Will Socolov, owner of Brooklyn Vinyl Works
In an unassuming, industrial building in Brownsville, Brooklyn, is Brooklyn Vinyl Works, one of two vinyl factories in New York City. In the New York neighborhood with the highest concentration of public housing, Brownsville is not the first Brooklyn neighborhood where artists tend to flock (see: Williamsburg.) But Will Socolov decided to open his vinyl factory on Powell Street in the summer of 2015. The Brooklyn Vinyl Works owner is also the co-founder of the now-defunct Sleeping Bag Records label and a vinyl factory veteran.
Since the early ’90s, there has been a resurgence in the vinyl industry. Artists like Adele, Taylor Swift and Pink Floyd top the list of vinyl sales in the United States, according to the 2015 Nielsen End of the Year Report. Socolov says that younger generations of music lovers realize that analog sounds better than digital forms of music.”If you go to YouTube and you do ‘CD versus vinyl’…” says Socolov, 60, “even in your computer you can hear a warmth and bigger dynamic range.”
Before his factory opened, Socolov tried raising money through Kickstarter, but only raised $51,911 of his $100,000 goal. Though the Kickstarter campaign fell short, Socolov said he was “going to open the factory no matter what” and that the extra funds were to purchase newer equipment.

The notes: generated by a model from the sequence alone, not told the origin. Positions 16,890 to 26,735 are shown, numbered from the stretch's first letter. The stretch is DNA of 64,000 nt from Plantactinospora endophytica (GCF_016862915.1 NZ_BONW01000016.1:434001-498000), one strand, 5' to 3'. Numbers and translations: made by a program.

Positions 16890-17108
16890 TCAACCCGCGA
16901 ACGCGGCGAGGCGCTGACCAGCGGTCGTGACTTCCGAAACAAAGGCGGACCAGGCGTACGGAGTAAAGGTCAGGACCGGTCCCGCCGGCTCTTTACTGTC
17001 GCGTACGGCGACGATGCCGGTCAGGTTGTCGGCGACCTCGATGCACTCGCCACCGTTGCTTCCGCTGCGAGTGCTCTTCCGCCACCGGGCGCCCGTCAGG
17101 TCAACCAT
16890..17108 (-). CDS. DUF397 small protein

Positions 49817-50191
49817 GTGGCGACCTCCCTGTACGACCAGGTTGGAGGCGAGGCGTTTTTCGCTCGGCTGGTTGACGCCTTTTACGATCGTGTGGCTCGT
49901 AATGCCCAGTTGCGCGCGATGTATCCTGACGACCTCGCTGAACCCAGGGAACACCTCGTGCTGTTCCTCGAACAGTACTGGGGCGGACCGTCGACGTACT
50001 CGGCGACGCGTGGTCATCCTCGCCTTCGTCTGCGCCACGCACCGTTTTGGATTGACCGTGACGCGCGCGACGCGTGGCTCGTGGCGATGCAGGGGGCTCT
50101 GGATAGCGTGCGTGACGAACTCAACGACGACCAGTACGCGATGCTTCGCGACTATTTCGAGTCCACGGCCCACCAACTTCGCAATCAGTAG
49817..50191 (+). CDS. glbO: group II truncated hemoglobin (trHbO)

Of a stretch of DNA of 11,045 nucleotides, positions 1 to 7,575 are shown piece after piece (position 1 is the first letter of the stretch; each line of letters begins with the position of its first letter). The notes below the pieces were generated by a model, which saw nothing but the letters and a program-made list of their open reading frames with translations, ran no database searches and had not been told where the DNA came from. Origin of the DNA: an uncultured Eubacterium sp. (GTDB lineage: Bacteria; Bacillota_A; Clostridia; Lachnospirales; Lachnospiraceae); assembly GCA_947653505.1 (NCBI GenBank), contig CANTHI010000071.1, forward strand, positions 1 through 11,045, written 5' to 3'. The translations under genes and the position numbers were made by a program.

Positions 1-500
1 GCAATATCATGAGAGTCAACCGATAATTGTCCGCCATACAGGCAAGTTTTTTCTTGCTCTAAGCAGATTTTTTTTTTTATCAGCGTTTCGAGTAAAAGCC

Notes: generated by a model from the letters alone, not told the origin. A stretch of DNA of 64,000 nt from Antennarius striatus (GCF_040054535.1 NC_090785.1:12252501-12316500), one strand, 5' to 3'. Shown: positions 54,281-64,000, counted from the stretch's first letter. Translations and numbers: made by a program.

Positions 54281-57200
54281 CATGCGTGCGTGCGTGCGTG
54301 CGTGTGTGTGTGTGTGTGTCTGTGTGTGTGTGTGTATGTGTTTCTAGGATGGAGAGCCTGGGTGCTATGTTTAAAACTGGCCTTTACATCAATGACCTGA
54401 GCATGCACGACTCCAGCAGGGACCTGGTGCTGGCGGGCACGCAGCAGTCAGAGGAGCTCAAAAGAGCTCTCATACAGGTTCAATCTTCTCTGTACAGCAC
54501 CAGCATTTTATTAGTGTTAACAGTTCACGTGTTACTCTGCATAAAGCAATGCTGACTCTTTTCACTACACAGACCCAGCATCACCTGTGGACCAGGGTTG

Gary Mattison of Brooklyn Vinyl Works
Socolov says that running a vinyl factory is expensive work, between the equipment and maintenance of the building’s infrastructure. “The cost is astronomical,” he says. “I know that opening it up in Brooklyn, New York, has gotta be one of the most expensive places in the United States to open a factory.” Socolov says that the cost for all of the equipment and factory maintenance cost him close to $500,000. “You have boilers, you have hydraulic presses, you have so many things that can break down and go wrong,” says Socolov.
The most important part in a vinyl-pressing factory is the press itself. At Brooklyn Vinyl Works, Socolov has four record presses that he bought for $60,000 a piece. He says that the price to buy vinyl presses has gone up significantly since he opened his previous factory.
“It was a different time,” he says. “Buying presses back then, both times that I bought them, presses were $10,000. So it was a lot less expensive.”With all of the expenses to run a factory, Socolov says that the entire process to make a vinyl record takes only 37 seconds from start to finish.
As one of the few vinyl factories in the United States, Socolov says that business is steadily increasing, though the factory has only been open for less than a year. By the end of 2016, Socolov says he wants his factory to run 24 hours a day for five or six days out of the week.
“I don’t know if it’s gonna be the gold mine that everybody sort of says it is, but it is very popular,” says Socolov. “I believe that this business is going to have a long life.”